On Tuesday, the Taliban announced an all-male provisional government in Afghanistan loaded with experts of their hardline rule from the 1990s and the twenty-year war against the United States-led alliance. The international community may not support the decision and the new leaders of the country. Sirajuddin Haqqani, appointed as the interior minister of Afghanistan. He is on the most wanted list of the Federal Bureau of Investigation (FBI) with a $5 million bounty on his head and believed to still be holding at least one U.S. hostage.
TALIBAN FORM GOVERNMENT: The Taliban formed an acting Afghan government Tuesday, which includes leaders with ties to the hardline leadership of the past and a terrorist on the FBI’s “most wanted” list. pic.twitter.com/AYCLKVLAgk
— CBS Evening News (@CBSEveningNews) September 7, 2021
Sirajuddin Haqqani led the feared Haqqani network that blamed for several deadly attacks and kidnappings. The announcement from the Taliban came some hours after they fired their guns into the air to scatter demonstrators in Kabul, the capital of Afghanistan, and arrested many journalists. As more as eighty percent of the budget of the country comes from the international community, and a prolonged economic crisis get worse in the last some months. Around maximum daily flights from Qatar bring in humanitarian aid, but the requirements are huge, and the insurgents’ government can hardly afford isolation.
The New Appointments from the Taliban are Temporary
Zabiullah Mujahid, the spokesperson of the Taliban emphasized that the recent appointments were temporary. However, he didn’t mention how long the provisional government will serve. Since capturing the country in mid-August after American troops’ evacuation, the insurgents didn’t reveal any indication to hold elections. The United States State Department expressed its concern that the Afghan Cabinet included only Taliban members, no figures with a disconcerting track record or women. Further, it added, the world would judge the new government of the country by its actions.
The World is Observing Closely
State Department said that the world is watching the actions of the new government closely. Mullah Hasan Akhund, the provisional prime minister, also led the Taliban government in the Afghan capital during the last years of its previous rule. Whereas Mullah Abdul Ghani Baradar, who headed dialogues with the United States and signed the agreement that results in evacuation, will be one of two deputies to Akhund. The policy statement accompanying the Cabinet announcement said that the Taliban message to the world, to the region, and neighbors are that the soil of Afghanistan will not be used against the other country’s security.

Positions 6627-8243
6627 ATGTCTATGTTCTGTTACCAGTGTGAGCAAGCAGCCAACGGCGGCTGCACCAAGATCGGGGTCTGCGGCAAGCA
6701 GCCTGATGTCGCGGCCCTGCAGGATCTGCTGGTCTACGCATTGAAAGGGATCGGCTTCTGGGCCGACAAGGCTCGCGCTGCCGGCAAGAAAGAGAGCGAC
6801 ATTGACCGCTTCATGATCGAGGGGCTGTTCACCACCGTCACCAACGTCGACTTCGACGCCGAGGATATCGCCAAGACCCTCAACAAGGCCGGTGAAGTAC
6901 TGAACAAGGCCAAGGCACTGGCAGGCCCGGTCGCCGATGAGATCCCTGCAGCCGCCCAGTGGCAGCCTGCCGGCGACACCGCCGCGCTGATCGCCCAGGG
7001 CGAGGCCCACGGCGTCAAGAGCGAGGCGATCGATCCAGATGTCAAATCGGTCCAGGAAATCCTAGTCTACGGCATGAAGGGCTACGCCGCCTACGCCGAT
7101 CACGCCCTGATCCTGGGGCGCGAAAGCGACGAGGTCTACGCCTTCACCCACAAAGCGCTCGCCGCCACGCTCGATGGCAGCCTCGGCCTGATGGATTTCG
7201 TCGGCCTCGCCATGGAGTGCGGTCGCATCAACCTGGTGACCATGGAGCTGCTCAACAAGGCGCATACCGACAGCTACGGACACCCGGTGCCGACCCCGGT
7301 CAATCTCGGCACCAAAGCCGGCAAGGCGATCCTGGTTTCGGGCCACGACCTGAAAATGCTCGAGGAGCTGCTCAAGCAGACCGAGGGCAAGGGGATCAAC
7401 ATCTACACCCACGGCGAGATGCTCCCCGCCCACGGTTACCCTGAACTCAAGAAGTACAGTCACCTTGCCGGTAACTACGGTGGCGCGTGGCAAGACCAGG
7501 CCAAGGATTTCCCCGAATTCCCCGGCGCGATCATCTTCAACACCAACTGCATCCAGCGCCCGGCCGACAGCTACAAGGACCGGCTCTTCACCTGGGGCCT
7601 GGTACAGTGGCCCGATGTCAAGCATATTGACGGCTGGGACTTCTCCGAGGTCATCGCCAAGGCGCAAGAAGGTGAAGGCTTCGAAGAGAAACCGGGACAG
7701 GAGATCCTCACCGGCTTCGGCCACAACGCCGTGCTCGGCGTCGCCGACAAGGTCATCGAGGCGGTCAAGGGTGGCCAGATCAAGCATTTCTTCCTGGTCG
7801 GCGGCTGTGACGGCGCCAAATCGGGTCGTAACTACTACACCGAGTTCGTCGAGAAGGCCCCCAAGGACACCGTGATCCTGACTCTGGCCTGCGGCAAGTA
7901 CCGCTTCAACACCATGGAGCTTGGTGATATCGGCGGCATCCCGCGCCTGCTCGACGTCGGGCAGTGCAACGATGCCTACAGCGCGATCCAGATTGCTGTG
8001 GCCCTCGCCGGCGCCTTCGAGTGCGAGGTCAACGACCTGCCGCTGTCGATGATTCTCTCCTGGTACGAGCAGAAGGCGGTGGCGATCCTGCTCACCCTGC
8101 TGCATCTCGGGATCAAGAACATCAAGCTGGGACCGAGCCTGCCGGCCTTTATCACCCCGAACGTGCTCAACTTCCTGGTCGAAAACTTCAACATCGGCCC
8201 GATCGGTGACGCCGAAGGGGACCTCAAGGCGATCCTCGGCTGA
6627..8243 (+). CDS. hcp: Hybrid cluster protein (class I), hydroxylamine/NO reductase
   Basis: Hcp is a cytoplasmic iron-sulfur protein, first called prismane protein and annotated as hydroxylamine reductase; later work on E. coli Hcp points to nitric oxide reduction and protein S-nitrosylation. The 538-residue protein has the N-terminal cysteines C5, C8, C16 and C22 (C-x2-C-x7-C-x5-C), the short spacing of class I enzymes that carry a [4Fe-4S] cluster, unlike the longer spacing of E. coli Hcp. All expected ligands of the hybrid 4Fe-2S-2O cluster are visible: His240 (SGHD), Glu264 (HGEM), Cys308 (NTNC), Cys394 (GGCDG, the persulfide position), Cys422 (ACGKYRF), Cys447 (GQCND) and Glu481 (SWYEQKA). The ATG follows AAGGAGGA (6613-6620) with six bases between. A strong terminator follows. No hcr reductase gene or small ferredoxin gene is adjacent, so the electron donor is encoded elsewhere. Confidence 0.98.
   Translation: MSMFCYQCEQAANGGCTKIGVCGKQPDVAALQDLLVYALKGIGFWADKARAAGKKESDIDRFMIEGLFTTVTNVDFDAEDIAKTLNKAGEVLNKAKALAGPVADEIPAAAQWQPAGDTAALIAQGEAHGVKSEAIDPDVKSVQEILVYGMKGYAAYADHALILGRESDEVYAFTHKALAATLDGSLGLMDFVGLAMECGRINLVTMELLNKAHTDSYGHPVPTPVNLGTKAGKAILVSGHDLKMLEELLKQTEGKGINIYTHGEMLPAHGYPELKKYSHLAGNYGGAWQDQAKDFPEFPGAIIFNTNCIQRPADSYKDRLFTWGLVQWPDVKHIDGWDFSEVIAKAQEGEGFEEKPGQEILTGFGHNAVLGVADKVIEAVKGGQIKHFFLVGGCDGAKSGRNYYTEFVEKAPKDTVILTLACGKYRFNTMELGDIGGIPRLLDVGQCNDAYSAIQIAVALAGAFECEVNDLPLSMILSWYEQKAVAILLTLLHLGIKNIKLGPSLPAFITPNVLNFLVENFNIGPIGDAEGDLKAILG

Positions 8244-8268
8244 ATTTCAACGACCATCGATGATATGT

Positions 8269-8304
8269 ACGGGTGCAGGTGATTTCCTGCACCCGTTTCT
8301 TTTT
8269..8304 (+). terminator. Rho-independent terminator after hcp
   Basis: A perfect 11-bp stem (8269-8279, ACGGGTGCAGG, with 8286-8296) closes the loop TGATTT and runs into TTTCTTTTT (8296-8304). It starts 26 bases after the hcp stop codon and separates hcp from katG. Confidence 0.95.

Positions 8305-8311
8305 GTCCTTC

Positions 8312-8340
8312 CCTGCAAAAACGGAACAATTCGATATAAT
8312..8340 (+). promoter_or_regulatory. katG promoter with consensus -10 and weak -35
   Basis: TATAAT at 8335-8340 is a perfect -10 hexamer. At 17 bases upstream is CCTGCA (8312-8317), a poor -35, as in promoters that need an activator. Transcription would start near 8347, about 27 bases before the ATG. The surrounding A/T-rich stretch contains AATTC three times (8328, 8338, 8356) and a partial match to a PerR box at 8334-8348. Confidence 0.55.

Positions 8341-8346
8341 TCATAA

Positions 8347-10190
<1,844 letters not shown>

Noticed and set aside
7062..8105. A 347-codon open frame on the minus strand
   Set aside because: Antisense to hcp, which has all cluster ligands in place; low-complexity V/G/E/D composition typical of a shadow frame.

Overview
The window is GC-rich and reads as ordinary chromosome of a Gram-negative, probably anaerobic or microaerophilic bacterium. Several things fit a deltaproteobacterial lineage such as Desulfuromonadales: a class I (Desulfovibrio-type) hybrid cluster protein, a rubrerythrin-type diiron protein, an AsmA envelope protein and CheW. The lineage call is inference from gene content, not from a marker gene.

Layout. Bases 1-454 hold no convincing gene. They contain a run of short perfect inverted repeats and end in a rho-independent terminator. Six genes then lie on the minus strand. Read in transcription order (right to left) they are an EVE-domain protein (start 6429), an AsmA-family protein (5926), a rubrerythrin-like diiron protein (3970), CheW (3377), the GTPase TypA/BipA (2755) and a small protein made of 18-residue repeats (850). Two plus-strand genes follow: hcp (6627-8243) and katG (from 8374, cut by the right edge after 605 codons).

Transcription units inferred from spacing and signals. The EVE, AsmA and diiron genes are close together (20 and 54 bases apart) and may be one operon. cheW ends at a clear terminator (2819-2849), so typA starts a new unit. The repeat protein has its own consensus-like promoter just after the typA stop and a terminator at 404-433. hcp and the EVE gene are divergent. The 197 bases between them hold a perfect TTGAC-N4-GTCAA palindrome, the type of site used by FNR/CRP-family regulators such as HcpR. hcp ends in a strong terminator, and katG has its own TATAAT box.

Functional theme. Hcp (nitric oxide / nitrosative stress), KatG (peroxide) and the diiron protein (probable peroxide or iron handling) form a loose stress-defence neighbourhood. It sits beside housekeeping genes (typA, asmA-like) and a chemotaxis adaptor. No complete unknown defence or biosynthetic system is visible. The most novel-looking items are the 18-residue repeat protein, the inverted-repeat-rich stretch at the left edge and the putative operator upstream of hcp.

Moreover, it urged foreign diplomats, consulates, embassies, and humanitarian organizations to come back to Afghanistan. It added that their presence is the need of Afghanistan. Further, it assured to protect the rights of minorities and the needy and also promised education to all Afghanis within the framework of Sharia. Whereas it didn’t mention women in the three-page statement. An ethnic Uzbek, Abdul Salam Hanafi, named as the second deputy to Hasan Akhund. He is a long-time member of the Taliban and is unlikely to fulfill demands for minority and inclusively representation.
Mullah Mohammad Yaqoob selected as the defense minister of the new government; he is the son of Taliban founder Mullah Mohammad Omar. In the last twenty years, the Haqqani network blamed for the dramatic attack in the Afghan capital and for kidnapping activities, usually of Americans. Additionally, the foreign minister of the Taliban government will be Amir Khan Muttaqi. On the other hand, Afghanistan’s previous government regularly blamed Pakistan for backing the Taliban but Islamabad denied all those allegations.
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